The figures look at the total amount of biomass (crops, wood and fish), coal, oil and gas, metal and non-metallic minerals (such as construction materials) used in the UK every year.
Some of the biggest decreases have been in metal ore consumption, in part because the amount of metal required to manufacture modern domestic goods such as fridges and washing machines is far lower than in the past.
UK households have also abandoned buying many resource-intensive goods common in the recent past – such as metal-heavy video recorders and hi-fi systems, vinyl records, CDs and books – as they shift to digital consumption.
Not only is the UK consuming fewer materials, it is also consuming a smaller amount than its neighbours. According to the ONS, Germany is by far the biggest consumer of materials in Europe, with the UK fourth, behind Poland.
Per capita, consumers use less material than any other country in Europe except Spain. The figures take into account both domestic consumption plus imports and exports.
Even the total weight of biomass consumed has fallen, despite a rising population. The ONS said that in 2000 the UK chomped and burned its way through 188m tonnes of crops, fish and wood, compared with 172.5m in 2013, the last year for which figures are available.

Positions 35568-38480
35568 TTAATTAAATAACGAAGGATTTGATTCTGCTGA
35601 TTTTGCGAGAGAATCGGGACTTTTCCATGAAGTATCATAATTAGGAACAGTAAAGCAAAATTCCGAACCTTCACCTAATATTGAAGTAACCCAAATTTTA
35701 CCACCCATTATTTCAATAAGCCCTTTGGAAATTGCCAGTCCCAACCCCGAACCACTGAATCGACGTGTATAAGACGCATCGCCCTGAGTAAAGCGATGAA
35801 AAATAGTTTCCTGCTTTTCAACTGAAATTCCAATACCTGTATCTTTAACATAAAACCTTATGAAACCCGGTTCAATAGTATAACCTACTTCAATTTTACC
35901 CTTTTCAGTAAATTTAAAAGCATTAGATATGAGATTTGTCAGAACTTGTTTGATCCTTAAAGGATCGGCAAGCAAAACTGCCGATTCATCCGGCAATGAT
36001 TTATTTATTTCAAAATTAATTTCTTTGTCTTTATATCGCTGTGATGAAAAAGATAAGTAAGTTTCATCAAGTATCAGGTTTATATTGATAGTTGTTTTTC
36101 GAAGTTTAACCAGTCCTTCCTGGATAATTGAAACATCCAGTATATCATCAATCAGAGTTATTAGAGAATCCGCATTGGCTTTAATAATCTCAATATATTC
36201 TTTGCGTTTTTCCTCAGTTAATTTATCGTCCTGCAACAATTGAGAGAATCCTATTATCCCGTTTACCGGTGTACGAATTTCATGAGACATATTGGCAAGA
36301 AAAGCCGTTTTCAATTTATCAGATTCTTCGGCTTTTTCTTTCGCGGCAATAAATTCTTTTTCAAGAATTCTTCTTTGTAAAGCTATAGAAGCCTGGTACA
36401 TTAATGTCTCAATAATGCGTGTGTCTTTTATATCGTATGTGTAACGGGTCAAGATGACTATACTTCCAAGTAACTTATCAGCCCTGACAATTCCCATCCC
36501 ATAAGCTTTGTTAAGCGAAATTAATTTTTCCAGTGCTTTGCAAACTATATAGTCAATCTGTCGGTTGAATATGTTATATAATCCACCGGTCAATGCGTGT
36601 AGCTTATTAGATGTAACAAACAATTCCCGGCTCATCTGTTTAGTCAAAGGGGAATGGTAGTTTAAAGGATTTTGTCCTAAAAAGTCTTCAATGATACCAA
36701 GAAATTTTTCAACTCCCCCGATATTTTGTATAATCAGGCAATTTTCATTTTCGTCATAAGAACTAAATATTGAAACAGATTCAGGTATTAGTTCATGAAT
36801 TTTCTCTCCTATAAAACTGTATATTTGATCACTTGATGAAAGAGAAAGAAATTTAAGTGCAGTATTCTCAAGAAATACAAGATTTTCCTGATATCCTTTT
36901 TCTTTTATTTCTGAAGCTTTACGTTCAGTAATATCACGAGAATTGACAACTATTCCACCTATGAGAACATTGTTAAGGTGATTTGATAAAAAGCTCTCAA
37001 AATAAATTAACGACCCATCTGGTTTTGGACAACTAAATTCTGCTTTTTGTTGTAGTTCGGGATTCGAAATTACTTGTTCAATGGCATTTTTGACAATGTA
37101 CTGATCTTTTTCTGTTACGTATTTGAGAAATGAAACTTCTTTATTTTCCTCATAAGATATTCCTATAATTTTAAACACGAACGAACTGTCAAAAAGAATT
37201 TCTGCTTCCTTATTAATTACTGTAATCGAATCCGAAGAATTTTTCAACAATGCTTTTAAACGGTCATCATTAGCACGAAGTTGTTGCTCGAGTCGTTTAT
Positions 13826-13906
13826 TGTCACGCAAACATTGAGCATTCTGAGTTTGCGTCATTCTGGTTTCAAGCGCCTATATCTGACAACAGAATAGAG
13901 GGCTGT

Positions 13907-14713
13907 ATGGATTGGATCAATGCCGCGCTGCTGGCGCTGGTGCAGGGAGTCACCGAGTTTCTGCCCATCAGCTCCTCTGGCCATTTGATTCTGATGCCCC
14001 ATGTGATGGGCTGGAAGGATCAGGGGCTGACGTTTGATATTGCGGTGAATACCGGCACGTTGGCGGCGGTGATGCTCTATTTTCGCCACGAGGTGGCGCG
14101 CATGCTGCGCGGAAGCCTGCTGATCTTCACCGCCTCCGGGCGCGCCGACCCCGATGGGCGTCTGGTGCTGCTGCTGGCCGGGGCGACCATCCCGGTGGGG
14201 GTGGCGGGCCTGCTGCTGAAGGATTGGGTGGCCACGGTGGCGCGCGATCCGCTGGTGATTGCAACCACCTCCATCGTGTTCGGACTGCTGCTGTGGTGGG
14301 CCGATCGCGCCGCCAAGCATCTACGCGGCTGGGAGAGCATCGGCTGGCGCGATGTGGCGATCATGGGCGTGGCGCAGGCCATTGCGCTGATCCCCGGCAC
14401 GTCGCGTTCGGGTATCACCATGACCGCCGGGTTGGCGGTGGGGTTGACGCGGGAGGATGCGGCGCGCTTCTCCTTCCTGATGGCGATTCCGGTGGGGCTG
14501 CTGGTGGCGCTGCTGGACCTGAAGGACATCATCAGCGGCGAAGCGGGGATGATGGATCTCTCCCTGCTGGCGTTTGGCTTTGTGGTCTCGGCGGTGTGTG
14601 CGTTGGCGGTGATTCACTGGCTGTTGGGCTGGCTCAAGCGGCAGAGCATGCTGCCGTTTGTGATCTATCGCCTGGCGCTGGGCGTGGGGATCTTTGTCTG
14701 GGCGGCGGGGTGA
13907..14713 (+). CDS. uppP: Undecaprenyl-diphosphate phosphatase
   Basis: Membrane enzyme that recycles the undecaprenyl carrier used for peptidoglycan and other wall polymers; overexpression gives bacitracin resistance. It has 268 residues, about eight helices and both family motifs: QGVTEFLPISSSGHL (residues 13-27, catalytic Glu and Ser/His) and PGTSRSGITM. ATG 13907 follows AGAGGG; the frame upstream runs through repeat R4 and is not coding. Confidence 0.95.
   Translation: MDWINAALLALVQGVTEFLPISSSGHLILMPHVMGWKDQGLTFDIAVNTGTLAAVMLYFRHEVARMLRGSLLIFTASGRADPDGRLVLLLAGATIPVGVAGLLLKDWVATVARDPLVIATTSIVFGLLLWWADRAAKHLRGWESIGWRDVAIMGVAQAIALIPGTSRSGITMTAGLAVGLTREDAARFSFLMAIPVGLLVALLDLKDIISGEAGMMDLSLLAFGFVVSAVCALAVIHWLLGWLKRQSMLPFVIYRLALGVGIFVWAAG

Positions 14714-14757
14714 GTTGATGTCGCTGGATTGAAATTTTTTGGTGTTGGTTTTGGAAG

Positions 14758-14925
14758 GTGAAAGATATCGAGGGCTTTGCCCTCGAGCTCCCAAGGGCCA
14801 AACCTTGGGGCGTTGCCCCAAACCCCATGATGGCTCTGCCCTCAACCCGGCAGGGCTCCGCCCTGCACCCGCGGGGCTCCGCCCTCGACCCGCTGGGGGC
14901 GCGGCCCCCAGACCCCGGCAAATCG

Fossil energy consumption peaked in 2001 at 283m tonnes. In 2012 it was 249m tonnes, although this was an increase on the lows of 2008-09.
But the country’s environmental accounts can be interpreted in many ways. The switch to a service-based economy rather than a manufacturing one means Britain consumes far fewer materials and energy for every unit of economic output compared with economies such as Germany.
The ONS said: “Over the 2000 to 2013 period, resource productivity (the relationship between economic activity and material consumption) in the UK has positively increased, rising 59.4% from £1.87 per kg in 2000 to £2.98 per kg in 2013, reflecting the shift away from manufacturing towards financial and other service industries.”
The figures also show a sharp decrease in the amount of construction materials used in the UK – which probably may reflect the fall in housebuilding and infrastructure spending rather than improved efficiency.
The volume of non-metallic minerals used in the UK fell from 321m tonnes in 2000 to 212m tonnes in 2013. This includes goods such as sand, gravel, limestone and gypsum used in housebuilding and construction.
The physical weight of goods imported into the UK has actually risen over the past 13 years, while the amount exported has fallen. “More materials are imported than exported and the gap between imports and exports has widened over the 2000 to 2013 period,” said the ONS.
“This suggests that we are becoming more reliant on the production of materials in other countries, which may be related to the reduced cost of sourcing some products from abroad.”